Adam Smith (1723-1790): Often called the father of modern economics, Adam Smith (1723-1790) was a nineteenth-century moral philosopher who played a key role in the Scottish Enlightenment. Smith studied moral philosophy at the University of Glasgow — where he later obtained a professorship — and at Oxford University. During his lifetime, Smith was best known for his book The Theory of Moral Sentiments, but he earned lasting fame with his 1776 magnum opus, The Wealth of Nations, a comprehensive defense of the division of labor and laissez faire economics (www.victorianweb.org).

In "Signs of the Times," Carlyle contrasts Adam Smith's theories to those of older philosophers: Socrates, Plato, Hooker, and Taylor. While ancient philosophy focuses on conscience and internal goodness, Carlyle points out, more recent ethical discourse, such as that of Smith and his contemporaries, seems overly preoccupied with the external, material aspects of life. According to Carlyle, Smith believed that "the strength and dignity of the mind... is itself the creature and consequence of [external circumstances]," and that if a nation's economic, legal, and legislative structures all operate "in good order," — however such a position might be defined — internal morality will "take care for itself." In a second reference to Smith, Carlyle paraphrases the reasoning behind The Wealth of Nations while implicitly rejecting it: "to the eye of a Smith . . . all is well that works quietly."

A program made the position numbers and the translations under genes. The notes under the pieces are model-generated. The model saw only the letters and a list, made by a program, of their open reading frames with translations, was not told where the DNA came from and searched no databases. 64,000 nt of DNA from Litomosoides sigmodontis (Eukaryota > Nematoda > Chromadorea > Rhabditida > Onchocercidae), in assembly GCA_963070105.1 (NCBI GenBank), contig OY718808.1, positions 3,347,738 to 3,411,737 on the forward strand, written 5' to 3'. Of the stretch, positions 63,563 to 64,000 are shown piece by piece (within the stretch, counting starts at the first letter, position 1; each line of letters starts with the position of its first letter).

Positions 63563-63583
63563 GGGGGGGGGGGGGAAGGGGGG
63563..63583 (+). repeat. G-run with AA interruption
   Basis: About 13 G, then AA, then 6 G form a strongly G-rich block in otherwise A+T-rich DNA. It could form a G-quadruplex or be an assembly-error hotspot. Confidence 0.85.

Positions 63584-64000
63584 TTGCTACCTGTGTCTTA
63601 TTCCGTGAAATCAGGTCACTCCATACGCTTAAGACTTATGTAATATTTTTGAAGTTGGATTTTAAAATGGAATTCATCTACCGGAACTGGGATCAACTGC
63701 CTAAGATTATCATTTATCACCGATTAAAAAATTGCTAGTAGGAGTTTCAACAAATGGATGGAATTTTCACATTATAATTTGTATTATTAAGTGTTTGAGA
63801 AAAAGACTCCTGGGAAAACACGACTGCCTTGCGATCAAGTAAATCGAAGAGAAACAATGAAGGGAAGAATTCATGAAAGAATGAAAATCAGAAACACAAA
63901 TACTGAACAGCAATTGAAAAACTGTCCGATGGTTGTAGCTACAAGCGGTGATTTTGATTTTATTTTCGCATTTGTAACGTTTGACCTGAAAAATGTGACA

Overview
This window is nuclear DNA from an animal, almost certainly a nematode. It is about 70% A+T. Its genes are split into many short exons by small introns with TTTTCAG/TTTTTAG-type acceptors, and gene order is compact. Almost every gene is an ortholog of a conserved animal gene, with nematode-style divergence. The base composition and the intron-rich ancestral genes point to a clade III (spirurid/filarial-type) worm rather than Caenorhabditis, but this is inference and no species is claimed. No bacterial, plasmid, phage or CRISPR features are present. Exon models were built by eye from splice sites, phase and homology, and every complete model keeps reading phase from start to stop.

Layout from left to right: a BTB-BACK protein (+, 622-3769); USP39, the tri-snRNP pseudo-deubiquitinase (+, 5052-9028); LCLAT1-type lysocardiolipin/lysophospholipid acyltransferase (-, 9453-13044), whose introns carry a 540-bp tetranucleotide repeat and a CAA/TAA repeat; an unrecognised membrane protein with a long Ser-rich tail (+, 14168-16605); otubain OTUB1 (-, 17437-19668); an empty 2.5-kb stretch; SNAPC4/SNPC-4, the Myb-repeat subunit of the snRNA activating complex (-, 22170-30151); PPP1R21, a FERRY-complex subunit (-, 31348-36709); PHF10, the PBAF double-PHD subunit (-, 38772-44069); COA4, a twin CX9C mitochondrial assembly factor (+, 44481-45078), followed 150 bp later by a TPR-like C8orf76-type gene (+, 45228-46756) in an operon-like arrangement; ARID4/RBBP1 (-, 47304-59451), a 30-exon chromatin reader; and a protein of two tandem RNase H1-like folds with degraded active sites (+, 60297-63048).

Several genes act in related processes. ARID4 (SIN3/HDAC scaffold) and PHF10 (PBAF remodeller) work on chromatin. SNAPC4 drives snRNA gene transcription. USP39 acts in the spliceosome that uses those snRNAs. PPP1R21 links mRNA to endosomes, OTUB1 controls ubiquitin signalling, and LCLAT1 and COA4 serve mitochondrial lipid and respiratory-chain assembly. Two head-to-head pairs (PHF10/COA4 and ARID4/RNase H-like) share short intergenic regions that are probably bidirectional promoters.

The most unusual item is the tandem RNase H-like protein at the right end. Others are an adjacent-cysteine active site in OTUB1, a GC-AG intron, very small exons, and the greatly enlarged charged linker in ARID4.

Although Carlyle's point stands on its own, his choice of Adam Smith as a punching bag for rebuttal — when considered in the context of all of Smith's works, and not just The Wealth of Nations — seems somewhat dubious, as Vivienne Brown suggests in her book Adam Smith's Discourse: Canonicity, Commerce and Conscience. The driving metaphor of The Theory of Moral Sentiments, according to Brown, is that of the "impartial spectator" (Brown 24), a thought device by which a person attempts to leave the first-person and judge his or her own actions from the position of an impartial arbiter. In this way, the internal attempts to emulate the external in order to assess moral goodness; the mind's inner workings and outside circumstances both play an important role in ethics. A close reading of Smith suggests a much more nuanced argument than the one Carlyle cites in "Signs of the Times."

References

Brown, Vivienne. Adam Smith's Discourse: Canonicity, Commerce, and Conscience. London: Routledge, 1994.


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Last modified 2 April 2009